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The engineering design process can be a complex and lengthy process, and be considered a daunting experience for engineering students embarking on their first full-length project. “Designettes” are a pedagogical approach to introducing parts of engineering design in such a way that students can experience it in a manageable, introductory fashion. In many design courses, students may experience design activities such as “Customer Needs Analysis,” “Functional Decomposition,” “Concept Generation,” “Concept Selection” and “Prototype Planning” for the first time. One approach to increasing design experience to aid understanding of these activities is to use the designette exercise to provide the students with a framework of the design process. They can then rely this framework for their longer capstone projects. The designette is highly tailorable and an understanding of the appropriate factors related to its successful implementation is desired. We have used several versions of the designette approach over the past five years in our two-semester capstone design course. Each year we’ve implemented the designette across numerous projects, where teams of 3-8 students are also assigned year-long, externally sponsored projects. Previous research reported on the effects of varying the length of the designette and with the use of related and unrelated designettes to the students’ year-long projects. In each use of the designette, the suite of five design activities mentioned above was presented in varying levels of depth of coverage. For the past two years, data has been gathered on the effect of varying the amount of design content provided on the effectiveness of the designette approach. Design content detail in the current year of designettes was increased by approximately 50% over previous years. Faculty and student feedback was primarily used to characterize and compare the designette’s effectiveness. Initial results suggest a continued benefit of the inclusion of the designette approach to capstone design courses, with varying results from the depth of design process coverage.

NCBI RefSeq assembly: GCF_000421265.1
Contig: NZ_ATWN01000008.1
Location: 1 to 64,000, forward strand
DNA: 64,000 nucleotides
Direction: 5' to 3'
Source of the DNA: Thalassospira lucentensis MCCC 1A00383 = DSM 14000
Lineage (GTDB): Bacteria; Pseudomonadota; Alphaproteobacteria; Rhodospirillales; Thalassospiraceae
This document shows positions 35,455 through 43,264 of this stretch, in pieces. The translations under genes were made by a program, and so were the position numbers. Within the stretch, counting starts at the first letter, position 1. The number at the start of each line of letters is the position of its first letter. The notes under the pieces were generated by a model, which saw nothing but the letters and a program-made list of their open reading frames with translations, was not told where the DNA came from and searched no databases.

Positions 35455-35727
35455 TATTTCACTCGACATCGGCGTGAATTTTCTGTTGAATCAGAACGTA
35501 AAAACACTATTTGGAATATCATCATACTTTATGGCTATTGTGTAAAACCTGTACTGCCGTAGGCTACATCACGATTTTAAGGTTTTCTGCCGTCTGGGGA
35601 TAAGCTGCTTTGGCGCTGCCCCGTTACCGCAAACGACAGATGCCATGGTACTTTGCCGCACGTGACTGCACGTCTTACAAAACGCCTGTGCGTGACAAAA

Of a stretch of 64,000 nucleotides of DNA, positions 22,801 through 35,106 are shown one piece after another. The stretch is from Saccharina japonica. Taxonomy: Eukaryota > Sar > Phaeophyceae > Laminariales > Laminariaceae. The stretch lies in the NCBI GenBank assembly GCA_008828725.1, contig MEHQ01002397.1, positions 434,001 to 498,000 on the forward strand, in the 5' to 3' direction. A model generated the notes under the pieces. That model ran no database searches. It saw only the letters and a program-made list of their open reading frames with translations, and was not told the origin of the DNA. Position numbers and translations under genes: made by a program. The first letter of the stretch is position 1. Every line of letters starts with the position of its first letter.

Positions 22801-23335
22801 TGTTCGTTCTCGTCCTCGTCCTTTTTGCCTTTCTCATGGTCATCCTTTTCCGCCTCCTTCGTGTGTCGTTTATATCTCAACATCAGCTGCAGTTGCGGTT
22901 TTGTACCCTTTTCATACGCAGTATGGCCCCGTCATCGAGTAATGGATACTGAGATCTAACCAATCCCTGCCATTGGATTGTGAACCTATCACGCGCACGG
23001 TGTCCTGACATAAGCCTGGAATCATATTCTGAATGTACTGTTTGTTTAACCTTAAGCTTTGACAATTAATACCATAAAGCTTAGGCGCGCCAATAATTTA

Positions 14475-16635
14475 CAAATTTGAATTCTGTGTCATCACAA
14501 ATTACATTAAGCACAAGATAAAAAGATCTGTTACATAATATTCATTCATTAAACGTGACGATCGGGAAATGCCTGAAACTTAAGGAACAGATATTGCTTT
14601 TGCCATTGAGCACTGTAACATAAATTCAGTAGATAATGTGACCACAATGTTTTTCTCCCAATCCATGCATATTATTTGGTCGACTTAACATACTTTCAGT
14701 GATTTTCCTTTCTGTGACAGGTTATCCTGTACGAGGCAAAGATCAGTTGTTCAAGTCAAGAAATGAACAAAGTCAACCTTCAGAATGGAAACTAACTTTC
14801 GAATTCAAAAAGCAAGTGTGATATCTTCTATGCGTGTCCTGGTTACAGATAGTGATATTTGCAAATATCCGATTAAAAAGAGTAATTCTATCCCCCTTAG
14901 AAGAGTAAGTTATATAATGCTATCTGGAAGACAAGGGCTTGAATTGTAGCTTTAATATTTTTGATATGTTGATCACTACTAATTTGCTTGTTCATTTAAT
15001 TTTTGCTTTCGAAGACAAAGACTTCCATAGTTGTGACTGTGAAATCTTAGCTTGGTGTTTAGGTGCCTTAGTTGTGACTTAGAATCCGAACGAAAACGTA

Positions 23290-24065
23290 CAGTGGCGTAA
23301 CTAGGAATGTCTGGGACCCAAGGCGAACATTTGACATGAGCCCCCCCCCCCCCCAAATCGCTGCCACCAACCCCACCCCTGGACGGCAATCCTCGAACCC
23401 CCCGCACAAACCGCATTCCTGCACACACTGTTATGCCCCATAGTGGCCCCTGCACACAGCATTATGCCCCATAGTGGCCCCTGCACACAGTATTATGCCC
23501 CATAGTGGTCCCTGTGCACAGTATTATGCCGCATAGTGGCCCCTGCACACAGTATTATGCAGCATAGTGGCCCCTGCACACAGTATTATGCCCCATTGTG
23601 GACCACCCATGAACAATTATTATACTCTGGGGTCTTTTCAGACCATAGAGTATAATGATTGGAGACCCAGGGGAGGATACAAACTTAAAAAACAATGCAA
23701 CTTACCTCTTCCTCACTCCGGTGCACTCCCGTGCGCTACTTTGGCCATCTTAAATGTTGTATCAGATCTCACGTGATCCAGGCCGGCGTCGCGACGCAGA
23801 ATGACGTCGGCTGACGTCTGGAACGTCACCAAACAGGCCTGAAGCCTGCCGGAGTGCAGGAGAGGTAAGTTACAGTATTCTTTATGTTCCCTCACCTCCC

Cooper, C., & Jensen, D. D., & Anderson, M. L. (2017, June), Designettes in Capstone: Impact of Early Design Experiences in Capstone Education with Emphasis on Depth of Design Process Content Paper presented at 2017 ASEE Annual Conference & Exposition, Columbus, Ohio. 10.18260/1-2--28123